Tuesday, April 26, 2016

V: A to Z Blogging Challenge

For my 2016 A to Z Challenge, I’m sharing three facts for each letter. The genres I write and love to read are mostly science fiction and high or epic fantasy. In fantasy, there is often magic associated with crystals or metals. They also used herbs both for medicine and for magical spells. Each day I will post a short description of an herb or a mineral you might find in medieval or fantasy writings. For the record, most of the herbal remedies I’ve investigated are not recommended by the FDA. Many are actually poisonous and dangerous. As tribute to my second love, I will post a scientific fact that may deal with physics, biology or health science. And because another name for a writer is wordsmith, each day I’ll share a strange word that I would probably never use in my writing, but that amuse me in some way. So enjoy my trio of quick facts. And don’t forget to visit the IWSG site where we’ll share a writer’s resource for every day of the challenge.

Vulgus: The common people. I don't think the common people gave themselves that name.

Venus Stone is another name for turquoise. Those who believe in the power of gemstones believe wearing turquoise will give you courage, love, luck and health. Can't beat that.

Volcanoes. I could read about volcanoes all day and watch those science shows about them. Super volcanoes are those that if they erupt could destroy the world like Mt. Vesuvius. Here in The States, of course, we have Yellowstone. If Yellowstone goes the best case the world could hope for would be a new ice age though it might wipe out most life as we know it.

Are you a member of the vulgus or do you call the rest of us that? Do you own any turquoise and has it made you lucky? Do volcanoes fascinate you?

"I have seen so many eruptions in the last 20 years that I don't care if I die tomorrow." 
Maurice Krafft (Volcanologist) on the day before he was killed on Unzen Volcano, Japan 1991


  1. Neat word I have never heard of Vulgus before. Turquoise is nice.

  2. Vulgus don't sound very nice but a new word I have learned today.

  3. I have a feeling Vulgus is short for vulgar...

  4. I love turquoise and volcanoes are fascinating - as long as they're not spewing!

  5. re: Maurice Krafft
    Well he was ironically prophetic. He probably thought differently at the end though.

  6. "Vulgus" just sounds yucky.

    I do like the word "Volcanologist" though. Imagine that title on a business card! :)

  7. Vulgus sounds like some weird medical condition :)

    I do remember thinking when we lived in Montana if something happened at Yellowstone we would be "toast"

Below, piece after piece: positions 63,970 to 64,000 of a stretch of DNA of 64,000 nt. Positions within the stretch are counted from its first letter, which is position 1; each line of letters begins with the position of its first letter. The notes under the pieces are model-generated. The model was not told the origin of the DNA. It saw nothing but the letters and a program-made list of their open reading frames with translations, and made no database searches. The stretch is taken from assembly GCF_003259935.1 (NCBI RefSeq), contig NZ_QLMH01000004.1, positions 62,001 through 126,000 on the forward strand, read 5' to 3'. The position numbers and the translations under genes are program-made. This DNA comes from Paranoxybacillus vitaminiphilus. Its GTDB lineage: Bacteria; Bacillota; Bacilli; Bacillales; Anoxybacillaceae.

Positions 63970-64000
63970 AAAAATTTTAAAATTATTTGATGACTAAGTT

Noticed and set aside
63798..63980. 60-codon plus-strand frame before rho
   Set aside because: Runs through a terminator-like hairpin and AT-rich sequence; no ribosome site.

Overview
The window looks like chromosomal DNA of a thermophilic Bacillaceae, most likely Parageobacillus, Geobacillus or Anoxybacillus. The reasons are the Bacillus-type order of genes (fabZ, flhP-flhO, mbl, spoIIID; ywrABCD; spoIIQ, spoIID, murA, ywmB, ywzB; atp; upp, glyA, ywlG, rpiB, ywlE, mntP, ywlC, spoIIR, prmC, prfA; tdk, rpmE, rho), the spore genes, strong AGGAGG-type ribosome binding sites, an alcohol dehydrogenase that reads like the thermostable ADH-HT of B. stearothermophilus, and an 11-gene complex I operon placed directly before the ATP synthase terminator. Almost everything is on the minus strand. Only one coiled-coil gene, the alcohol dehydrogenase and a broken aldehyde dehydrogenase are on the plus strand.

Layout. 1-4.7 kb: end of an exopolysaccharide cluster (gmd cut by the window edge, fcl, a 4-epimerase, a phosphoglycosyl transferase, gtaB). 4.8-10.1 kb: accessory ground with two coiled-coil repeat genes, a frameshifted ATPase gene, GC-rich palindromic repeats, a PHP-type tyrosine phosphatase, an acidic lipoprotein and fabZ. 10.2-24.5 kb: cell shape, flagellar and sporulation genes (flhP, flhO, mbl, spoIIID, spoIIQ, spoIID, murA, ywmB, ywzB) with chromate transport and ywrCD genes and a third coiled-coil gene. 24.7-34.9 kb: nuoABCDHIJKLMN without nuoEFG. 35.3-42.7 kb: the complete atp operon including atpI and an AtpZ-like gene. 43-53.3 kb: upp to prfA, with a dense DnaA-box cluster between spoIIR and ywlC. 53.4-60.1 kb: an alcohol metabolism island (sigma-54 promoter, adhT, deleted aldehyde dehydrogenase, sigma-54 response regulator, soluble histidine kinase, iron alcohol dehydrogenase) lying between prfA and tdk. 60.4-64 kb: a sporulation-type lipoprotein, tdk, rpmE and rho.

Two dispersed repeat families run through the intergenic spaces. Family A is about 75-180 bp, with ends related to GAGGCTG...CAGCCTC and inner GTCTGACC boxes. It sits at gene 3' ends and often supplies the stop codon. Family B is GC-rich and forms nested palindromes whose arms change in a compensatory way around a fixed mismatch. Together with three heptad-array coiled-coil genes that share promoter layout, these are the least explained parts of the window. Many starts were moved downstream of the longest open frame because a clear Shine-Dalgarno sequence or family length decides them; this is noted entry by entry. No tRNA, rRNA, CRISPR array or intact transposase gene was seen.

8. Yeah, highly doubt they gave themselves the name lol I hope no volcano goes boom any time soon.

  9. I love learning about volcanos too. There was a documentary on Netflix, I think, about what would happen if something happened with Yellowstone.

    ~Ninja Minion Patricia Lynne aka Patricia Josephine~
    Story Dam
    Patricia Lynne, Indie Author

  10. Yeah, I definitely don't think the common people gave themselves that name.

    I don't own any turquoise. If it's lucky, maybe I should acquire some.

  11. I am fascinated by Volcanos and love to repeatedly watch movies about them, even if they are ridiculously unrealistic :)

  12. I am pretty sure vulgus comes from a Latin word for the common people. Yes I'm right, Vulgaris, a Latin adjective meaning common, or something that is derived from the masses of common people, may refer to: Vulgaris aerae, the Latin translation for the Common Era. Era Vulgaris, pseudo-Latin for Common Era (in Latin this means Common Mistress) - no turquoise I'm afraid. I do find volcanoes interesting and I did not know about the one at Yellowstone and what it could do to the world.

  13. Vulgus, origin for vulgar, I assume. It just doesn't sound like a nice word, even if it did just mean common. That's connotations for you. And I really hope those super volcanoes don't decide to go off anytime soon.

  14. Volcanoes are fascinating, and i am about as common as the vulgus can get!

  15. I've never heard of vulgus before. Definitely doesn't sound all that nice...

  16. I'll have to test that Venus Stone theory. I love turquoise, but I've never noticed an enhanced sense of courage, love or luck while wearing it.

  17. I think volcanoes are fascinating, but ironically I lived within lava/mudslide distance of Mt. Rainier for many years and didn't realize that it was all that dangerous until we had a few "volcano" drills in high school. At that point, I wondered why we had drills. If Mt. Rainier erupted without any warning (unlikely given all the instruments tracking it in it's "dormant" but steamy state), the town I grew up in would be wiped out quickly since the whole town was built on a plateau made of mud and lava from the last eruption . . .
    It's interesting to me that we can live near such potential dangers without even thinking about it.

    1. Please excuse my grammar oops with "it's" that should be its. My fingers and my brain weren't connected.

  18. I have to admit, I'm not overly fascinated by volcanoes, except in the way they build islands. How dare you suggest that one is of the Vulgus ;) *snigger* Wonder what the history of that term is and who coined it.
    Tasha's Thinkings | Wittegen Press | FB3X (AC)

  19. Volcanoes do fascinate me, maybe because I'm in Northern Colorado, way too close to Yellowstone.